First, the process begins in box 501. In box 503 propagate and generate signals are generated from “single-ended” expressions of the two addends A and B, as that term is defined earlier in the description.

In box 504, differential carry signals are generated from the propagate and generate signals.

In box 505, differential sum and sum-complement output signals are produced from the differential carry signals and from the single-ended expressions of the addends A and B.

The method ends in box 507.

It will be understood by those skilled in the art that the operations of the method could be carried out in a different order from that shown in FIG. 26.

CONCLUSION

In conclusion, embodiments of the present invention provide a low-noise adder circuit which utilizes a fast, low-power domino circuit that is less complex and more efficient in terms of the amount of circuit wiring and area consumed.

In addition, embodiments of the present invention provide a microprocessor, as well as a digital computer incorporating a microprocessor, which utilize an adder circuit that operates at very high speed and consumes relatively little power.

The adder circuit delivers true and complementary outputs from single-ended primary inputs, thereby eliminating half of the interconnection and logic compared to a dual-rail domino implementation. This results in significant area and energy savings.

The adder circuit can be implemented with only 50% duty cycle clocks, in a simple overlapped wave-pipelining timing plan. No pulsed clocks, which typically make the design complicated, need be used. Further, pulse clock generators often do not scale well with technology. This disadvantage is overcome by using 50% duty cycle clock generators.

The widest or maximum fan-in in the domino circuits is no greater than two. This enables the use of all low VT devices, offering substantial performance gains while maintaining high noise tolerance. Further, input pattern dependent delay variations are minimal, contributing to lesser worst-case margining.

The embodiments of adder circuits described herein do not use ratioed NOR gates in the static stages. The static stages are fully static CMOS, and they therefore do not present a direct-current offset to the inputs of the fan-out domino gates. This further enhances noise tolerance compared to ratioed NOR-based, dual-rail domino circuits.

The present disclosure may be embodied in other specific forms without departing from the spirit or essential characteristics thereof. The present embodiments are therefore to be considered in all respects as illustrative and not restrictive, the scope of embodiments of the invention being indicated by the appended claims rather than by the foregoing description, and all changes which come within the meaning and range of equivalency of the claims are therefore intended to be embraced therein.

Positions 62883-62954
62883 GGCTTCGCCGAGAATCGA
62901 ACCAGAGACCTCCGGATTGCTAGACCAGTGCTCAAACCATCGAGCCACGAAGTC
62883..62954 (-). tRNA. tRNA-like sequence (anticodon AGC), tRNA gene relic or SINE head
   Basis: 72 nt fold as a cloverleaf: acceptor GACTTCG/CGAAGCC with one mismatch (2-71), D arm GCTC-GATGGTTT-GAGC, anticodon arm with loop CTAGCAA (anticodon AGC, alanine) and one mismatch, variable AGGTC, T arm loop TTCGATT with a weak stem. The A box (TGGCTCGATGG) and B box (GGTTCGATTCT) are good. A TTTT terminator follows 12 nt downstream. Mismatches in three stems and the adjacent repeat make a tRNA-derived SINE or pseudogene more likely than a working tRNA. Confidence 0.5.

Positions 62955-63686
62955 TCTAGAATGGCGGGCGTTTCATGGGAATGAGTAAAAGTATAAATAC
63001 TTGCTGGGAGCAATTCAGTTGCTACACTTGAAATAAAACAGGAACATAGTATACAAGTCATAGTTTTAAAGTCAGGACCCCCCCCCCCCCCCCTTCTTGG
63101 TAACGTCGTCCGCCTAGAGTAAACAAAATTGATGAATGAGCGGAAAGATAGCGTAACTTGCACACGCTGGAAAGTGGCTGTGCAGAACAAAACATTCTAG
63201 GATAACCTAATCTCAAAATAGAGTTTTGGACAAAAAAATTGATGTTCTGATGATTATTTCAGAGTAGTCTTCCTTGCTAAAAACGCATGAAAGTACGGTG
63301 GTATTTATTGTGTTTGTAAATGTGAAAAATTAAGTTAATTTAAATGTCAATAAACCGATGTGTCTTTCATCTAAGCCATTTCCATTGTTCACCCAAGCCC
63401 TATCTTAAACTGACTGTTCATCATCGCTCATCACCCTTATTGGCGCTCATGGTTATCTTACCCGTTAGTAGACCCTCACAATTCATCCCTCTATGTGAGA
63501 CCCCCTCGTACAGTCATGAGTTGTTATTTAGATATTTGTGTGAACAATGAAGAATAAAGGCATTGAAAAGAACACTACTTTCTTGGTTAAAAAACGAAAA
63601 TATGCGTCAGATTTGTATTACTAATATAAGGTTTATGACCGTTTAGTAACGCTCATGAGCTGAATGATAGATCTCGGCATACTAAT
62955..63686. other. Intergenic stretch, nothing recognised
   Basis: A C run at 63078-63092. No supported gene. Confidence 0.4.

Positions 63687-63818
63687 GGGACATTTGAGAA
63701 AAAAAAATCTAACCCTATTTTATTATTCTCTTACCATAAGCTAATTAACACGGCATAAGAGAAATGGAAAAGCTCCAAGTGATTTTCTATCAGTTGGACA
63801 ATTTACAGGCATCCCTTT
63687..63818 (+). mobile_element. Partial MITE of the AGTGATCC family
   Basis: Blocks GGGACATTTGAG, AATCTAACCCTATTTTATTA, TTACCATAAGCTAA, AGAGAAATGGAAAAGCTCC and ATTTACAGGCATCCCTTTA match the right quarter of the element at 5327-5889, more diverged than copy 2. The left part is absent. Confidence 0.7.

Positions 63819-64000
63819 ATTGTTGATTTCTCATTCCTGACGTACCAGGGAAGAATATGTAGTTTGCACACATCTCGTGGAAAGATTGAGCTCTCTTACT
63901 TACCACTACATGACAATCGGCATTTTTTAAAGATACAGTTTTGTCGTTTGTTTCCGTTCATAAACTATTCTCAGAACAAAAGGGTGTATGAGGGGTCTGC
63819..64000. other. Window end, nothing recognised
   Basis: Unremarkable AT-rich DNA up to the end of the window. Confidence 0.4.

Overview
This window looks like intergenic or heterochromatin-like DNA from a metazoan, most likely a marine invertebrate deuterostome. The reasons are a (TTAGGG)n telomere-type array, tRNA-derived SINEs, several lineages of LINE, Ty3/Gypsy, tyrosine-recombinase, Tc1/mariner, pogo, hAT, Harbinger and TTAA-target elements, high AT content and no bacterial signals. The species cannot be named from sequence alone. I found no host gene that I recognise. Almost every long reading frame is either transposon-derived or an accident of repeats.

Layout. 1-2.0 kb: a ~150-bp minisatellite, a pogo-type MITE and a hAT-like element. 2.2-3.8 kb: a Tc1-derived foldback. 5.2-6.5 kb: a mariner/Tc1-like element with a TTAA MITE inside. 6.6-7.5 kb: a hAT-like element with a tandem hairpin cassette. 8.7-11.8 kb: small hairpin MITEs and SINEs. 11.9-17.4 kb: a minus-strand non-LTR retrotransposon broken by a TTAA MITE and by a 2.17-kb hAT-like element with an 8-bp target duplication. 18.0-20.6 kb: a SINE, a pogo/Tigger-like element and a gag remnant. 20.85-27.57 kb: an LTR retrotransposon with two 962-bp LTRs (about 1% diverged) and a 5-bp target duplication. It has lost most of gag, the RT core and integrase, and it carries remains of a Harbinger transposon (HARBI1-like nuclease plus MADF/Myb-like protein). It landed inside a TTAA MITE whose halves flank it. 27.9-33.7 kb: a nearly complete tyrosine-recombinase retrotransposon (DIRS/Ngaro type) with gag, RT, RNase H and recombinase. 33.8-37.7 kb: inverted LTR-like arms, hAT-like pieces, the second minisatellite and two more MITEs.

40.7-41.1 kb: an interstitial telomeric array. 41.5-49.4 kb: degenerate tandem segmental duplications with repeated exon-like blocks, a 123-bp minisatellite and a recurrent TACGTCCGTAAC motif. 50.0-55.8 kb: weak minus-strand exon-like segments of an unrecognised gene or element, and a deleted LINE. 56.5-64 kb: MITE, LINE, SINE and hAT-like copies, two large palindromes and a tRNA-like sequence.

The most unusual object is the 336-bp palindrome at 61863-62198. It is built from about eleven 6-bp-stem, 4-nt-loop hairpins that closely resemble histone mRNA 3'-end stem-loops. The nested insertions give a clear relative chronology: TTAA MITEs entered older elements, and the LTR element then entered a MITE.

Patent Citations
Cited PatentFiling datePublication dateApplicantTitle
US5327369 *Mar 31, 1993Jul 5, 1994Intel CorporationDigital adder and method for adding 64-bit, 16-bit and 8-bit words
US5483181Dec 16, 1994Jan 9, 1996Sun Microsystems, Inc.Dynamic logic circuit with reduced charge leakage
US5905667 *Dec 27, 1996May 18, 1999Hyundai Electronics Industries Co., Ltd.Full adder using NMOS transistor
US6205463 *May 5, 1997Mar 20, 2001Intel CorporationFast 2-input 32-bit domino adder
US6269386 *Oct 14, 1998Jul 31, 2001Intel Corporation3X adder
Non-Patent Citations
Reference
1Larsson, P., et al., "Noise in Digital Dynamic CMOS Circuits", IEEE Journal of Solid-State Circuits, 29, 655-662, (Jun. 1994).
2Rabaey, J.M., "Designing Arithmetric Building Blocks", In: Digital Intergrated Circuits, A Design Perspective, Prentice Hall Electronics and VLSI Series, 383-437, (1996).
3Shepard, K.L., et al., "Noise in Deep Submicron Digital Design", IEEE, 524-531, (1996).
4Weste, N.H., et al., "Subsystem Design", In: Principles of CMOS VLSI Design, A Systems Perspective, 2nd Edition, Addison-Wesley Publishing Company, 513-537, (1993).
Referenced by
Citing PatentFiling datePublication dateApplicantTitle
US7428568 *Sep 21, 2001Sep 23, 2008Intel CorporationSymmetric cascaded domino carry generate circuit
US7509368May 9, 2005Mar 24, 2009Intel CorporationSparse tree adder circuit
US8078662Sep 29, 2006Dec 13, 2011Intel CorporationMultiplier product generation based on encoded data from addressable location
Classifications
U.S. Classification708/710, 708/704
International ClassificationG06F7/506, G06F7/50
Cooperative ClassificationG06F7/506, G06F2207/5063
European ClassificationG06F7/506
Legal Events
DateCodeEventDescription
Nov 24, 2010FPAYFee payment
Year of fee payment: 8
Nov 27, 2006FPAYFee payment
Year of fee payment: 4
Jul 27, 2004CCCertificate of correction
Apr 19, 2000ASAssignment
Owner name: INTEL CORPORATION, CALIFORNIA
Free format text: ASSIGNMENT OF ASSIGNORS INTEREST;ASSIGNORS:KRISHNAMURTHY, RAM K.;ANDERSON, JAY R.;REEL/FRAME:010767/0946;SIGNING DATES FROM 20000310 TO 20000321
Owner name: INTEL CORPORATION 2625 WALSH AVENUE SANTA CLARA CA